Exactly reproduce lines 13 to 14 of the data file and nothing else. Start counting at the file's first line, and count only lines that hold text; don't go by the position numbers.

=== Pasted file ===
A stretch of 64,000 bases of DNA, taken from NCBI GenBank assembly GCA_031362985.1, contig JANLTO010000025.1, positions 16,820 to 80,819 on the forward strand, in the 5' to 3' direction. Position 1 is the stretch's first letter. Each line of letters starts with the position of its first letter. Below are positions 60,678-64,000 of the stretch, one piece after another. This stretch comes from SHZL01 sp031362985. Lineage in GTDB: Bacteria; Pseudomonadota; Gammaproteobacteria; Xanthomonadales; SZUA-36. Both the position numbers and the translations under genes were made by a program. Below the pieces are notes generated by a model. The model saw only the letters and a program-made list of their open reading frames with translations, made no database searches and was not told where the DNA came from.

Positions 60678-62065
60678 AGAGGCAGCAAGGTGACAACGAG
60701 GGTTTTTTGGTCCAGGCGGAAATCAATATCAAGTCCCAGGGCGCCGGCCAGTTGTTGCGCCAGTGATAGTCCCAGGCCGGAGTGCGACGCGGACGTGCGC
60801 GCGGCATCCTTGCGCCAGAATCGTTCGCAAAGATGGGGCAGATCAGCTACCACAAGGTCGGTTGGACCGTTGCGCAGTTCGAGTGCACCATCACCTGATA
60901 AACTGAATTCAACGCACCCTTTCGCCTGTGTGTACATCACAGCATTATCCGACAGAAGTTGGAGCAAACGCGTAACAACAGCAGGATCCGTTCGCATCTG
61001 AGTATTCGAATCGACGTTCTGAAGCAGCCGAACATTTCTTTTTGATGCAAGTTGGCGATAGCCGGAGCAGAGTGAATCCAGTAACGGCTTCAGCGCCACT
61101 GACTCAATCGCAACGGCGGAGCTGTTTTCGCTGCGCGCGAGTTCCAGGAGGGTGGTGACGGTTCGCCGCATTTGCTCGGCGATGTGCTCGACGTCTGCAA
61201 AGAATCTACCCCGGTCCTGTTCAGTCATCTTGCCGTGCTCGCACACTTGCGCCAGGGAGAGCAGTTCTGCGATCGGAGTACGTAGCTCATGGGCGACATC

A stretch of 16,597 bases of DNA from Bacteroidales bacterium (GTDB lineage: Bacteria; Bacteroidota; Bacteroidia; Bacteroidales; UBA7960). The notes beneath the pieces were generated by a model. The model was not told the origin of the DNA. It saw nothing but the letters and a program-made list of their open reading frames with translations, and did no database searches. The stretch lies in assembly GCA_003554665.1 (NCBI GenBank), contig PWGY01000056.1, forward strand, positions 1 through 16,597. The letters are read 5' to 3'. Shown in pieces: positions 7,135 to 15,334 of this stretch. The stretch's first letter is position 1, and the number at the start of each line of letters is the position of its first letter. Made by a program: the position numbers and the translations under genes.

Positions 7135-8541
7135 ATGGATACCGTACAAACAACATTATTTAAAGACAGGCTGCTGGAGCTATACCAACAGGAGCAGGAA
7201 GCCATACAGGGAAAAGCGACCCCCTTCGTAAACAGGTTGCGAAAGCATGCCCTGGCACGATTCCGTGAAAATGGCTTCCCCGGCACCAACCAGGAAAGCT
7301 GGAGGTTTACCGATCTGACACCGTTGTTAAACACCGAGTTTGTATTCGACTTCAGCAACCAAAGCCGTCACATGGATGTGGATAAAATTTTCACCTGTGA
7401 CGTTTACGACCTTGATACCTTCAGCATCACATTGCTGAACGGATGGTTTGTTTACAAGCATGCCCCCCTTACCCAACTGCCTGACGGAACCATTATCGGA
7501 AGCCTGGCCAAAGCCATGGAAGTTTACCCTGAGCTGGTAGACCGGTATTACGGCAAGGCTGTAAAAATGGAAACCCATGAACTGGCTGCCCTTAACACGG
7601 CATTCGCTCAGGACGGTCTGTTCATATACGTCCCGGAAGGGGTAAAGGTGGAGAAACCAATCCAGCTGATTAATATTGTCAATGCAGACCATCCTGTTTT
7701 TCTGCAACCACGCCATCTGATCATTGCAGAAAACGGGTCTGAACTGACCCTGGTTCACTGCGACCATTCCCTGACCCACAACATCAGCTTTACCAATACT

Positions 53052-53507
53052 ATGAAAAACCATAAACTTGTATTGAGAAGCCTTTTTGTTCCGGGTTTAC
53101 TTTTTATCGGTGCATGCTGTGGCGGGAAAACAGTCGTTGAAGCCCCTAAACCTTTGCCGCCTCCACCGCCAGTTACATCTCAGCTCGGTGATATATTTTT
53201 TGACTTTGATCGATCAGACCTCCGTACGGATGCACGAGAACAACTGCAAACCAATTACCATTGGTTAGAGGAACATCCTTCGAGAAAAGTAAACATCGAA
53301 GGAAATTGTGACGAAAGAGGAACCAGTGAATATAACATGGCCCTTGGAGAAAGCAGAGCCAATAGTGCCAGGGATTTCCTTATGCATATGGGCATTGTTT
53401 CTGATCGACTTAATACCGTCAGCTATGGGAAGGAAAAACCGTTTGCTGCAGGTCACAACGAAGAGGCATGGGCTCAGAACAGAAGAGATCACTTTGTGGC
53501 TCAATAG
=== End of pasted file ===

7201 GCCATACAGGGAAAAGCGACCCCCTTCGTAAACAGGTTGCGAAAGCATGCCCTGGCACGATTCCGTGAAAATGGCTTCCCCGGCACCAACCAGGAAAGCT
7301 GGAGGTTTACCGATCTGACACCGTTGTTAAACACCGAGTTTGTATTCGACTTCAGCAACCAAAGCCGTCACATGGATGTGGATAAAATTTTCACCTGTGA